This is a good question. Really you can do either, I prefer "plain" or "sweet" but there are others that just love the smell and taste of "smoked" paprika. When I do use smoked paprika, I tend to use only a bit, and I use it along with some plain paprika to balance it out. If you already know that you love smoked paprika, I say go ahead and use either that, or a bit of both. If you don't know if you like the smoked paprika, open up the can and smell it. If it smells delicious to you, then you will likely be okay to use some of it. If however the smell is too strong then I suggest using just regular or just a touch of the smoked. Wow! I am ever going on hey! I guess you get the point :-) Good Luck, hope this helps! p.s. Let me know what you decided to use, and how you like it!
  • Emily B
    Emily B
    I have a cast iron dutch oven. Will this work, or do I need an enamel coated pot like the video shows? Also, I have Hungarian paprika. I think this will be OK, right?
  • Joe G
    Joe G
    And the Hungarian Paprika will work too. Good Luck. Let us know what you think.
  • Sharon T
    Sharon T
    could you do this recipe with a boneless leg of lamb?
  • Dawn T
    Dawn T
    I don't see why not. Of course the cooking time would be a bit longer and you may need a bit more liquid, but I am sure it would be good. It would really be more like cooking a pot roast which is essentially the same thing. Just cover the meat about 1/2 way up the meat and then turn it at least 3 or 4 times during cooking. For more info on combination cooking, braising, stewing and pot roasting you can check out the cooking school. Here is a link to the pot roasting lesson - Hope this helps!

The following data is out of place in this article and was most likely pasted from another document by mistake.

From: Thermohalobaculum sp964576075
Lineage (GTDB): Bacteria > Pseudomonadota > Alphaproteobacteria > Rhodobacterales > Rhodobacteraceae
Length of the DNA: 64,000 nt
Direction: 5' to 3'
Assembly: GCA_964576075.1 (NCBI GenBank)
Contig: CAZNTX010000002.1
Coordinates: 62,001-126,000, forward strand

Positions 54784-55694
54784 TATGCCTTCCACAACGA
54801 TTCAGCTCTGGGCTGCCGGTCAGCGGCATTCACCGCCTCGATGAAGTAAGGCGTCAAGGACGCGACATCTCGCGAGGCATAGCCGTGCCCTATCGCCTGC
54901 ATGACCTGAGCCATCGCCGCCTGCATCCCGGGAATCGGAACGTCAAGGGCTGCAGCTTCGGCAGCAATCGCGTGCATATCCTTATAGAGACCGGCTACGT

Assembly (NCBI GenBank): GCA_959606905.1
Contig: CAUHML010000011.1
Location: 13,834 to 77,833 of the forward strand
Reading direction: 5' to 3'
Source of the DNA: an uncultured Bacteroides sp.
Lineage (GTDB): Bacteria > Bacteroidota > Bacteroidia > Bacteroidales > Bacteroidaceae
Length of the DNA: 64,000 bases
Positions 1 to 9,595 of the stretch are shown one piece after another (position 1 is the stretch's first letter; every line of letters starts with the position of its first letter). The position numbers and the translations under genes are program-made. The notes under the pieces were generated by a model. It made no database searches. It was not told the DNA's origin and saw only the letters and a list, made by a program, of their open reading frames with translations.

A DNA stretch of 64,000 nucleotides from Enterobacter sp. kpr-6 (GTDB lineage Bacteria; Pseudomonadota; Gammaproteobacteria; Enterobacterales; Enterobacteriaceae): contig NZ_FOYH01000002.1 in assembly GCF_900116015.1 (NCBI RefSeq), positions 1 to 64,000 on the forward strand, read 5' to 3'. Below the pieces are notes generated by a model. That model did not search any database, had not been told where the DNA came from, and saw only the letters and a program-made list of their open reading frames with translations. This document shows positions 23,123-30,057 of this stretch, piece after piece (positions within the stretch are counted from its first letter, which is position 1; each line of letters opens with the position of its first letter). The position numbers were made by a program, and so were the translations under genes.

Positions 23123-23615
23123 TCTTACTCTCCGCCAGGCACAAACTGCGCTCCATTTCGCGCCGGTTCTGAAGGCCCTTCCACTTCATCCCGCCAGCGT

• Christie C
    Christie C
    I'm going to attempt this delicious-looking recipe tonight! But I don't have a dutch oven, only a crock pot. Is there anything that I need to change with the recipe so that it works in a crock pot? Can I assume everything is the same? Thanks!
  • Dawn T
    Dawn T
    A crock pot will work but the cooking time will likely be substantially longer due to the lower heat. Good luck. Let us know how it goes.
  • Rodrigo C
    Rodrigo C
    It's really easy to make and very rich. I used lamb leg, as the butcher didn't have lamb shoulder. Maybe my French oven is larger than the one used in this recipe, because 3 pounds of meat were enough for one very snug layer. One bottle of wine (cabernet sauvignon), minus an obligatory sip, was enough to cover it. I started doing it at 6 pm, therefore I used a jaccard to tenderize the meat. I left it marinating for 2 hours and after 2 more hours in the oven, it was really fork tender. When you recommended to use salt and pepper generously, you were not kidding. I could have used a bit more, as I use kosher salt, which is not very strong. Maybe some mild pepper would give it an edge too. I served with rice, which I made adding culinary lavender, a wonderful perfume that didn't get obscured by the lamb. All in all, a very easy and satisfying dish. I might try it with different kinds of meat, like beef.
  • Francois G
    Francois G
    I have a Portuguese themed dinner next week so this is going to be perfect. I do have 2 questions though: - I have a half leg of lamb in the freezer so I plan to use that. Should I cut it in 1/2 in. slab first so as to emulate the recipe as close as possible? - Out of curiosity why 400 degs? The brazing lessons recommends something closer to 300 degs. Is this because it's lamb? Thanks in advance.
  • Dawn T
    Dawn T
    Good questions. I likely cut the lamb leg up a bit, but I guess that is up to you. As for the cooking temperature, you could definitely cook this dish "lower and slower" and have great results. In fact, I often do cook it at a lower temperature (depending on time). Cheers!
  • Faye G
    Faye G